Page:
I will not belabor this. I will simply try to explain. This promised, "Ever Changing Page" has been unchanging for more than two full weeks. And like a kid who has missed the deadline for her term paper--"The dog ate it." "It was lost in the mail."--I feel more than a bit chagrined to be offering excuses. There really are none.

I'll offer an anecdote instead. Somewhere in Minnesota 'Iokepa was bitten by a spider. It itched. It went away. It itched again.

Somewhere in Baltimore, the leg began to grow a red welt. In a matter of days, that leg began to resemble a tree trunk in size. (Yes, Native Hawaiians have extremely sturdy calves, but...) In a matter of hours, the red welt was the size of a baseball with a gaping hole in the middle. In a few more hours the poison began streaking up his leg.

We had a son in Baltimore who works in a hospital. This son insisted we go to his hospital's emergency room. ("They are not-for-profit; they must, by law, take everyone.") Within a half an hour, 'Iokepa's arm was hooked to an IV antibiotic, his leg was sliced open to drain, and he was admitted to Union Memorial Hospital.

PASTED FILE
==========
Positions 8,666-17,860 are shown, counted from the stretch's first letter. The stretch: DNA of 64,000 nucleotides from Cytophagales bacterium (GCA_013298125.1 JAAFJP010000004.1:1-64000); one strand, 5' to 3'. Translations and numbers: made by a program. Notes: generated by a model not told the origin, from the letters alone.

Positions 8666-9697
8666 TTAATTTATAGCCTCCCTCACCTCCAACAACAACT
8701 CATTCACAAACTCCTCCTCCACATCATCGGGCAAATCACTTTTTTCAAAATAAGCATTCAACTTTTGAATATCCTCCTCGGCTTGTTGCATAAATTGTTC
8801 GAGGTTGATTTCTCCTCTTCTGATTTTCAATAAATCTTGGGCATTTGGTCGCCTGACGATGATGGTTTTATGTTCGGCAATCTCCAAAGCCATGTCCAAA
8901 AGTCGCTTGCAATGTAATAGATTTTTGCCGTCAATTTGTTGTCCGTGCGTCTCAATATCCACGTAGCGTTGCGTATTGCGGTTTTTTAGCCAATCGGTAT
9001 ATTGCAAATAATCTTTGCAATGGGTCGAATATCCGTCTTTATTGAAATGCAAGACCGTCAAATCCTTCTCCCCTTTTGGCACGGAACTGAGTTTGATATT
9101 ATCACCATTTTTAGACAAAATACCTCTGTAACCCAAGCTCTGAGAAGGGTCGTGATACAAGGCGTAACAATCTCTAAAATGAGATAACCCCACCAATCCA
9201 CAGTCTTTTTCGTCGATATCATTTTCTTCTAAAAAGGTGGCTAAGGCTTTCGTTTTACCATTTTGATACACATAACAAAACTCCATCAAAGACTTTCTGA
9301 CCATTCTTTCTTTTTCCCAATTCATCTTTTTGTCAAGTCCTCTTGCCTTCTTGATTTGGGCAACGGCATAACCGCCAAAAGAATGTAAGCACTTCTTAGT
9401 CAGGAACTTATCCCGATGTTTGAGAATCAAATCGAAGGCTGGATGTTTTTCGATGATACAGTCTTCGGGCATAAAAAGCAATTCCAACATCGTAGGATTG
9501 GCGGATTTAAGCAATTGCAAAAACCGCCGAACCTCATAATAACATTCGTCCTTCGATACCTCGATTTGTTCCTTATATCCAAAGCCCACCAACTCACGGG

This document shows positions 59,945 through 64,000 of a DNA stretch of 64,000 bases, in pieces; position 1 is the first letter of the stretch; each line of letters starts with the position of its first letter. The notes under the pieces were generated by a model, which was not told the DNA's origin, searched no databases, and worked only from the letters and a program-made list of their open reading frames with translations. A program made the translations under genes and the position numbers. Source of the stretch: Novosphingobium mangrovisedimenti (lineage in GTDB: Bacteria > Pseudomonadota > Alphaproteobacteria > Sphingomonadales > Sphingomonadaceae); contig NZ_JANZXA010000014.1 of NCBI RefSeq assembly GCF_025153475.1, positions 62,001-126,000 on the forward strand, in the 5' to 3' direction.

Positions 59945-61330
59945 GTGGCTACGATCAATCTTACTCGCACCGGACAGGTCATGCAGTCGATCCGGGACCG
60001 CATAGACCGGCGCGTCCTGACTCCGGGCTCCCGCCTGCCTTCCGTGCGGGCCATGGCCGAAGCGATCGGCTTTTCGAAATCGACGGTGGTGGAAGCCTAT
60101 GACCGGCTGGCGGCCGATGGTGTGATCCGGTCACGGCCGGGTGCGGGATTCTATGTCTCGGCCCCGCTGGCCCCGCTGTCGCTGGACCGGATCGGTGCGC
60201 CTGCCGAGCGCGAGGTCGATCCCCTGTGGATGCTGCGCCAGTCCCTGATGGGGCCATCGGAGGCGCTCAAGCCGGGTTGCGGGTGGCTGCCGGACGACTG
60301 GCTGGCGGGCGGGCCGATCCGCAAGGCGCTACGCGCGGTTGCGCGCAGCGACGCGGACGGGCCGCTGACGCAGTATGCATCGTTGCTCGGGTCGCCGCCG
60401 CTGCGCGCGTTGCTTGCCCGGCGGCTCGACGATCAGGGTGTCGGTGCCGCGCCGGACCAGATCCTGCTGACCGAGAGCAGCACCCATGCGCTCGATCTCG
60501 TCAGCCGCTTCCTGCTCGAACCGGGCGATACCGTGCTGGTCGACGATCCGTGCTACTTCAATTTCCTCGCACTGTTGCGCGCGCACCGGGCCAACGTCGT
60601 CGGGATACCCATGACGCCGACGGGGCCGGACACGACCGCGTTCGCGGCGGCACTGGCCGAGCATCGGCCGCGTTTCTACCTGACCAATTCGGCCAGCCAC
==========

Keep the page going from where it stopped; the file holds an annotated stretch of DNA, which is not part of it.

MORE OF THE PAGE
I need say this (Perhaps, as an addendum to our, "On American Medicine" post): No one at Union Memorial blinked when 'Iokepa said that he had no health insurance. They didn't ask a single question when he told them that he no longer had a social security number. (His sole and primary identity is as a citizen of the Hawaiian nation).

The doctors, the nurses, the techs at this hospital were exemplary. They sent Return Voyage on the road after some days, with a shopping bag full of free antibiotic pills, and every manner of tool, instrument, medication and wrapping to pack and repack the wound on the road. There was absolutely no bureaucracy involved in any step of this. After we'd signed in at the emergency room, we never saw another piece of paper again.

These were simply human beings taking care of other humans beings. This was a genuine community--with common purpose and intention. This was intensely personal, vividly competent, and loving. It reminded us, most of all, of the indigenous culture we work to represent.

'Iokepa is well. The Ever Changing page is no longer frozen.